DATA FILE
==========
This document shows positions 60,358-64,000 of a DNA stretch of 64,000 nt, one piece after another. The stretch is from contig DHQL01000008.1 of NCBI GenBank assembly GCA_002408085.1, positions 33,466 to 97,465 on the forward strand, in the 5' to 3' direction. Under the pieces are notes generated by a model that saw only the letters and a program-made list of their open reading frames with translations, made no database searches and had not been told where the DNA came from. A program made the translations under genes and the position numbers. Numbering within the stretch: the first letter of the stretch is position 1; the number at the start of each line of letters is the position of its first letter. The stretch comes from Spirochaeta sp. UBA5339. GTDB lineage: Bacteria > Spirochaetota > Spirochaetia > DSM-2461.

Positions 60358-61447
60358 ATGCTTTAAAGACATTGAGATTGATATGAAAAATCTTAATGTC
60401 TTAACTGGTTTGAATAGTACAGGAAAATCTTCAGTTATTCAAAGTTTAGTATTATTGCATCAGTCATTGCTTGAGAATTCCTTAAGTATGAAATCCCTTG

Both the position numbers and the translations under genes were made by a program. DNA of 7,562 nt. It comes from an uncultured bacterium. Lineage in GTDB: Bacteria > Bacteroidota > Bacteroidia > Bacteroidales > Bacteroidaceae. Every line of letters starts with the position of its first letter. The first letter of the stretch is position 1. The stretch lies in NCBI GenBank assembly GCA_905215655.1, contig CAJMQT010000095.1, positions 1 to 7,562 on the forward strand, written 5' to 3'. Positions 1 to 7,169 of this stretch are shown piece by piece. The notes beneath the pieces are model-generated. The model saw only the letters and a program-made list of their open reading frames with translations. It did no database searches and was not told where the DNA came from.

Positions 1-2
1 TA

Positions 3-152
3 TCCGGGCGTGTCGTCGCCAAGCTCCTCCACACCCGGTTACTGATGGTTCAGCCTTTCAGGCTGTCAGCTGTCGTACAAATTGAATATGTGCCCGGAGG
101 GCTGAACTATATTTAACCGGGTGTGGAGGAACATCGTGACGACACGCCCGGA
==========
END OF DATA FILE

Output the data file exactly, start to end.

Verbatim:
This document shows positions 60,358-64,000 of a DNA stretch of 64,000 nt, one piece after another. The stretch is from contig DHQL01000008.1 of NCBI GenBank assembly GCA_002408085.1, positions 33,466 to 97,465 on the forward strand, in the 5' to 3' direction. Under the pieces are notes generated by a model that saw only the letters and a program-made list of their open reading frames with translations, made no database searches and had not been told where the DNA came from. A program made the translations under genes and the position numbers. Numbering within the stretch: the first letter of the stretch is position 1; the number at the start of each line of letters is the position of its first letter. The stretch comes from Spirochaeta sp. UBA5339. GTDB lineage: Bacteria > Spirochaetota > Spirochaetia > DSM-2461.

Positions 60358-61447
60358 ATGCTTTAAAGACATTGAGATTGATATGAAAAATCTTAATGTC
60401 TTAACTGGTTTGAATAGTACAGGAAAATCTTCAGTTATTCAAAGTTTAGTATTATTGCATCAGTCATTGCTTGAGAATTCCTTAAGTATGAAATCCCTTG

Both the position numbers and the translations under genes were made by a program. DNA of 7,562 nt. It comes from an uncultured bacterium. Lineage in GTDB: Bacteria > Bacteroidota > Bacteroidia > Bacteroidales > Bacteroidaceae. Every line of letters starts with the position of its first letter. The first letter of the stretch is position 1. The stretch lies in NCBI GenBank assembly GCA_905215655.1, contig CAJMQT010000095.1, positions 1 to 7,562 on the forward strand, written 5' to 3'. Positions 1 to 7,169 of this stretch are shown piece by piece. The notes beneath the pieces are model-generated. The model saw only the letters and a program-made list of their open reading frames with translations. It did no database searches and was not told where the DNA came from.

Positions 1-2
1 TA

Positions 3-152
3 TCCGGGCGTGTCGTCGCCAAGCTCCTCCACACCCGGTTACTGATGGTTCAGCCTTTCAGGCTGTCAGCTGTCGTACAAATTGAATATGTGCCCGGAGG
101 GCTGAACTATATTTAACCGGGTGTGGAGGAACATCGTGACGACACGCCCGGA